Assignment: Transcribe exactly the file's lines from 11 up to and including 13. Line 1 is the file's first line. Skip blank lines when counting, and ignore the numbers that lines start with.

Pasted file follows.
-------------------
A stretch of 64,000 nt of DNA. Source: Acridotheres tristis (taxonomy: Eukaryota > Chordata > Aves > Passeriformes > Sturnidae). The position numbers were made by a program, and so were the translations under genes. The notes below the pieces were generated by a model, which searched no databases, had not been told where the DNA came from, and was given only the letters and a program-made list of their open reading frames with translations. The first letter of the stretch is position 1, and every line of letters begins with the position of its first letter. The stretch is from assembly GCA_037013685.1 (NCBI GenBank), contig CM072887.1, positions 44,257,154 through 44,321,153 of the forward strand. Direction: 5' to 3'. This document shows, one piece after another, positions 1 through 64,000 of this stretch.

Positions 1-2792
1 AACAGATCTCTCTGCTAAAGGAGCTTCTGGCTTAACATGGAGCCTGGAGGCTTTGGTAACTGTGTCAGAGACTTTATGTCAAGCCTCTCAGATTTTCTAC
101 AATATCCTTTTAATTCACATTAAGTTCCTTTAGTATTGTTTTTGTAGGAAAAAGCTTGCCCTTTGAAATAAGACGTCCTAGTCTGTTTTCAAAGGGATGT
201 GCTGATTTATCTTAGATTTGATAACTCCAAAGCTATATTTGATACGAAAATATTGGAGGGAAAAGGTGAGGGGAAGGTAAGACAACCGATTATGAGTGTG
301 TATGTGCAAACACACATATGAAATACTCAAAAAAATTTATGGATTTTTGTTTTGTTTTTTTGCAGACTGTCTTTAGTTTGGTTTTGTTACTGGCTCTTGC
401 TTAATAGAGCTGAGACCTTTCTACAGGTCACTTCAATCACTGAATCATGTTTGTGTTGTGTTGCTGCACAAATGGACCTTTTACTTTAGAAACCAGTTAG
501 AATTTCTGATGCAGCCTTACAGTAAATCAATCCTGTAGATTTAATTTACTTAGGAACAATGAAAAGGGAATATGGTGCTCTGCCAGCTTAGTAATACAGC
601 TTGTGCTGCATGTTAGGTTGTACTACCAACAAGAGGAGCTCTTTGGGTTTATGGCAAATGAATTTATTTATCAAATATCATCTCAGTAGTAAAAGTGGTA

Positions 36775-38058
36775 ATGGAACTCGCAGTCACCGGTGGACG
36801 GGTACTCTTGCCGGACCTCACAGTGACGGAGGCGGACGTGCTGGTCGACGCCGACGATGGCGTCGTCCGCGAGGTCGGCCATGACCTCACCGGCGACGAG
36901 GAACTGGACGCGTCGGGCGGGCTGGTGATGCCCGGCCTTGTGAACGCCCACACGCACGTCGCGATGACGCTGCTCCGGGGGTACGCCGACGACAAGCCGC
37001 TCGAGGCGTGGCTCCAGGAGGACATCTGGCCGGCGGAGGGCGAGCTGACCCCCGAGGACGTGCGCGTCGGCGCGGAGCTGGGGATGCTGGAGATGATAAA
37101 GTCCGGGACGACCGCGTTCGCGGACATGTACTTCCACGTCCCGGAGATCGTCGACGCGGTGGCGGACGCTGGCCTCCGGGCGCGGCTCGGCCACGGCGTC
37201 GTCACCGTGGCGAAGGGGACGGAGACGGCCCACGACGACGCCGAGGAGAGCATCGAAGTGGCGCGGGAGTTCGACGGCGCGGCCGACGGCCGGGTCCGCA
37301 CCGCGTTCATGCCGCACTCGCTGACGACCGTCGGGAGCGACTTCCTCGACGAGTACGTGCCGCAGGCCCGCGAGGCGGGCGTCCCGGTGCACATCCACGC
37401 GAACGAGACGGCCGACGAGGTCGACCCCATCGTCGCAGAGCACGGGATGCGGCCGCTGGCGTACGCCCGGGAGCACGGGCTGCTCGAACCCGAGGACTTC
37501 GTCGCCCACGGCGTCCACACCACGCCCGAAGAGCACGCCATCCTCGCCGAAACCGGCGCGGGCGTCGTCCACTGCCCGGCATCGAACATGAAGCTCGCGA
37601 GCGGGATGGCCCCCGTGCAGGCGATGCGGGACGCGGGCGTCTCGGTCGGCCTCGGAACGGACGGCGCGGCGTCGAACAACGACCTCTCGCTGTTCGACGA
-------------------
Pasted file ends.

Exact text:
36775 ATGGAACTCGCAGTCACCGGTGGACG
36801 GGTACTCTTGCCGGACCTCACAGTGACGGAGGCGGACGTGCTGGTCGACGCCGACGATGGCGTCGTCCGCGAGGTCGGCCATGACCTCACCGGCGACGAG
36901 GAACTGGACGCGTCGGGCGGGCTGGTGATGCCCGGCCTTGTGAACGCCCACACGCACGTCGCGATGACGCTGCTCCGGGGGTACGCCGACGACAAGCCGC